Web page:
Courtenay made the point in her analogy about the physical benefits to the care provider of having an assistant. I had 11 hours of hard back labor. I demanded deep massage and strong counterpressure that whole time. And my midwife had come almost directly from another birth. And I essentially kept her up for 24 hours. By the time I was demanding so much physical labor on their parts, these women were already tired. I had all those wonderful labor hormones to keep me going, but I'm glad we had three women to trade off doing massage/counter-pressure. I dunno if physically any one of them could have kept it up at that point. If they could, they certinly wouldn't've been up to sticking around for three hours after the birth to get things cleaned up and put together snacks for me and get bath herbs ready for the next day..all those little tasks that made my first few days pp so much easier.

If you want as few people there as possible, what about limiting the number of people you want in the room with you at any given time? The apprentices can still get in practice as labor support and they will be there if needed during the birth. And at that point you may change your mind after having gone through labor with them and want everyone there.
post #12 of 52
You may be surprised at how the apprentice midwife helps the primary midwife. Yes, she is there to learn. But, she also there to be a "second pair of hands". (Can you say back labor or supra-pubic pressure?)

As a former apprentice midwife and a three time homebirther, I do think it is an important role. We do not have any local midwives who practice alone - everyone in our CAM region takes along an apprentice ( I think it's done for alot of reasons - from emotional support to legal CYA). As an apprentice, I have been to births where the mother wasn't aware I was there til after she pushed her baby out and I've also been the one holding her in a supported squat. So, you never know what the situation will bring until you are in it.

Every birth is different. If you require privacy, it should be given to you. Part of having a safe and positive birth is trusting your midwife and her team. I, mean, if she really rubbed you the wrong way, make a strong stand. I encourage you to talk to your midwfe honestly and listen to her reasons for choosing this apprentice and what role she will likely play in your birth . . . .go from there but try to open about it.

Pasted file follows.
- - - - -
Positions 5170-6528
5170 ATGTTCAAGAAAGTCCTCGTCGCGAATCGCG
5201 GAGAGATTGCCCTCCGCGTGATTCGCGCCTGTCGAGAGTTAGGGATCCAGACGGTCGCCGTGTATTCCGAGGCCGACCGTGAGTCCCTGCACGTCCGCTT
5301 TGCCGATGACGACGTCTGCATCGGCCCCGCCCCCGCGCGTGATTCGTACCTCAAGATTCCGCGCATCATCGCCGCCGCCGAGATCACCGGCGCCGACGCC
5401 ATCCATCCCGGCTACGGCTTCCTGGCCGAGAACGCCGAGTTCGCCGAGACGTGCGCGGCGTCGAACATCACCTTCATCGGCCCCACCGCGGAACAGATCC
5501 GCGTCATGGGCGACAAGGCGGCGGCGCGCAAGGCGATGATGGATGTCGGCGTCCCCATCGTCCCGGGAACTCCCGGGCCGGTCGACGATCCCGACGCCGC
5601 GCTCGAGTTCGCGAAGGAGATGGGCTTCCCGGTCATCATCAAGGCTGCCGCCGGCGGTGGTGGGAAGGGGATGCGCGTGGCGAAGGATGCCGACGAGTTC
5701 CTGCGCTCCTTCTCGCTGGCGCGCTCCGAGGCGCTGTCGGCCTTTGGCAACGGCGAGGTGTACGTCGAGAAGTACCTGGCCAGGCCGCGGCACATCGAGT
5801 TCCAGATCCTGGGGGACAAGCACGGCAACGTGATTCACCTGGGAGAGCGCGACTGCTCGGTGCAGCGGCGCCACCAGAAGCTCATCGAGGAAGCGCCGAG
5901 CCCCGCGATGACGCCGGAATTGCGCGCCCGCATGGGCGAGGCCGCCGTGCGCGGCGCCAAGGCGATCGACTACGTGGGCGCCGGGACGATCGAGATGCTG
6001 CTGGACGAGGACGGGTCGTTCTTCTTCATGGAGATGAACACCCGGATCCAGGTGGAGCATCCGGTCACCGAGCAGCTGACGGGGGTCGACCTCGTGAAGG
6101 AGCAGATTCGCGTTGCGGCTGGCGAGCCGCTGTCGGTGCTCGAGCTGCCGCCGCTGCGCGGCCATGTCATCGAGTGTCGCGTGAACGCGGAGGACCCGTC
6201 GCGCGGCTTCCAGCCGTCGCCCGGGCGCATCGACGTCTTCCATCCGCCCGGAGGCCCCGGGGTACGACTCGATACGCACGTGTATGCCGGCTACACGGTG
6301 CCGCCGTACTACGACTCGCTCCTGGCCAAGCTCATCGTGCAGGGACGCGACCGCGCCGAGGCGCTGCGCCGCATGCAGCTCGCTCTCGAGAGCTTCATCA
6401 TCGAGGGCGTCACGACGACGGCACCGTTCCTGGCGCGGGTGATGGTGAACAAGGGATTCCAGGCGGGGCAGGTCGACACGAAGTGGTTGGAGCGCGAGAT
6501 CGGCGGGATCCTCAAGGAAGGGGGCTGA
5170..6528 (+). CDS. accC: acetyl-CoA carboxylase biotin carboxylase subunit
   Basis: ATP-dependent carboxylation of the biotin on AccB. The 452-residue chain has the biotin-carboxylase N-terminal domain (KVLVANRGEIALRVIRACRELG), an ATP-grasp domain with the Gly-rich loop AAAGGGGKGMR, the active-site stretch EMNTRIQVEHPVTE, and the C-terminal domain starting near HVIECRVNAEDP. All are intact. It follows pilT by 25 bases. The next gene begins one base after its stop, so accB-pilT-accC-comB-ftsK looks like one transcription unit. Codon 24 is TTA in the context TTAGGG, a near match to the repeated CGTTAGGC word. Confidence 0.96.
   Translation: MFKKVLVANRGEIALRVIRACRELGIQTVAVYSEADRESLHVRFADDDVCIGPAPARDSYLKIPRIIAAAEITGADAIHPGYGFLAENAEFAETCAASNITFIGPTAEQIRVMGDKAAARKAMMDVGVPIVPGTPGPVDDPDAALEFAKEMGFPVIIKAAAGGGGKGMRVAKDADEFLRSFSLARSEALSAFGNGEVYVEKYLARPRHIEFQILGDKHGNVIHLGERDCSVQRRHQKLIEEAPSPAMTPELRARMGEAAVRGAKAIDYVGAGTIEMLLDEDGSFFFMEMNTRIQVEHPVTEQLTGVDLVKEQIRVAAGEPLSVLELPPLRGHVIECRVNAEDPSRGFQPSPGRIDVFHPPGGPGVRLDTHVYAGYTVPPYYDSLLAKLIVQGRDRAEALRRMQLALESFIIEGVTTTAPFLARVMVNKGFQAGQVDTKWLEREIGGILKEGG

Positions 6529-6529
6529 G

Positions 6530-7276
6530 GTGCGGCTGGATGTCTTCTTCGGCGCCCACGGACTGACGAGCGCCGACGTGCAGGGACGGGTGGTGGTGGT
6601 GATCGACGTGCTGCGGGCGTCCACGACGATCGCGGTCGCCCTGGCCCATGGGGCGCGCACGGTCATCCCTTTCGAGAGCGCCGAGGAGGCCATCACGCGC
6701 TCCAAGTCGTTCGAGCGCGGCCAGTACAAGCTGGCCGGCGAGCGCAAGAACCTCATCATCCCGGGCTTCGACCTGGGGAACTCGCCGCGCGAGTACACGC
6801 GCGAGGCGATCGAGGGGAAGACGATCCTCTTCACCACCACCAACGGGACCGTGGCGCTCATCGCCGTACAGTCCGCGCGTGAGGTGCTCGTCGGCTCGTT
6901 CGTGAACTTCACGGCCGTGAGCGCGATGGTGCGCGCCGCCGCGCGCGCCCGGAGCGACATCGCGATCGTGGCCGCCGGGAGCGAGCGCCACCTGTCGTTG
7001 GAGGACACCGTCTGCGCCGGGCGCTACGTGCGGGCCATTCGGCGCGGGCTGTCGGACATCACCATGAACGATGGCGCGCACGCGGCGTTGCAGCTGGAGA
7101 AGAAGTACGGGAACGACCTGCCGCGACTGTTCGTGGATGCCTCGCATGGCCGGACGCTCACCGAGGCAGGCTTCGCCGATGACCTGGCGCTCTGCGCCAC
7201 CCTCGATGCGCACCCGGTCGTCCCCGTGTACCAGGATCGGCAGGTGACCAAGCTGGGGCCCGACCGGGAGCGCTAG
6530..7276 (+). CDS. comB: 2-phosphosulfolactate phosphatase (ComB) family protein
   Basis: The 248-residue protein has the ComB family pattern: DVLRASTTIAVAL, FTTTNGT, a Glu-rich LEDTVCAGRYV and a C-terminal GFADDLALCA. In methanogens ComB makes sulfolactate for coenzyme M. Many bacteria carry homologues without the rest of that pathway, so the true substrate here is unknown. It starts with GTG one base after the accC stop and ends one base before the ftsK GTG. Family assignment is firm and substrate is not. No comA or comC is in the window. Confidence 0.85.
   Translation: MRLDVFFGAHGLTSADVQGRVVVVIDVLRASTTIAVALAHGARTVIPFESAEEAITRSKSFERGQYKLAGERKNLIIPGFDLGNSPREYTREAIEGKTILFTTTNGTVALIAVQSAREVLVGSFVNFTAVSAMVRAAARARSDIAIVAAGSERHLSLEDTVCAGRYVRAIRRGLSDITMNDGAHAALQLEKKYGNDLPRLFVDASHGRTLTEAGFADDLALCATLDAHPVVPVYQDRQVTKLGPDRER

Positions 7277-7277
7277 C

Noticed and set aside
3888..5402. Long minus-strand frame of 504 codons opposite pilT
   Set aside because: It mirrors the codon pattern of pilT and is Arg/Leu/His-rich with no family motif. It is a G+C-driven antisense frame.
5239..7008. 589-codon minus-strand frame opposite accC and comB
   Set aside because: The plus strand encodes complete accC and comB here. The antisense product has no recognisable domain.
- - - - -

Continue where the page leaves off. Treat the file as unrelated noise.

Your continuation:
post #13 of 52
I can't imagine why you wouldn't want an extra pair of hands there. What if the baby is slow to start and mom starts hemorrhaging? No, it doesn't happen often, but I've seen it. It's why we always have a baby nurse for birth.
post #14 of 52
I was an apprentice midwife for a while. Sometimes I was doing the grunt work (cleaning up the poop and the vomit, fetching whatever the midwife needed, taking notes etc), other times I was supporting the woman. Still other times i was sent out of the room because the woman wanted privacy. No problem, no hard feelings.

One of the times I was sent out of the room was at a birth of a couple's 4th baby. Their house was a disaster area, so the other apprentice and I spent a couple of hours scrubbing the kitchen and decluttering the living room while the woman labored. Then we were called back in for the birth.

After the births the other apprentice and I would pack up all the supplies, put the sheets in the wash, prepare the herb bath etc while the midwife tended to the client. Sometimes I would help with breastfeeding.

So you see, there can be advantages to having an apprentice. SHe doesn't have to stay in the room with you the whole time. But she is a big help to the midwife, and maybe even to you.

Of course, it is always your call. ANd your midwife should understand that.
post #15 of 52
huggerwocky,

You are entirely within your rights to decline people at your birth. I personally, completely understand why you would feel this way.

This is YOUR birth....not the midwife's....and as such, it is your decision as to who will be there. You are in charge - not anyone else.
post #16 of 52
Of course it is the woman's choice as to who is present at the birth and your midwife should accomodate you.

My mw has some great ideas when it comes to client/apprentice situations.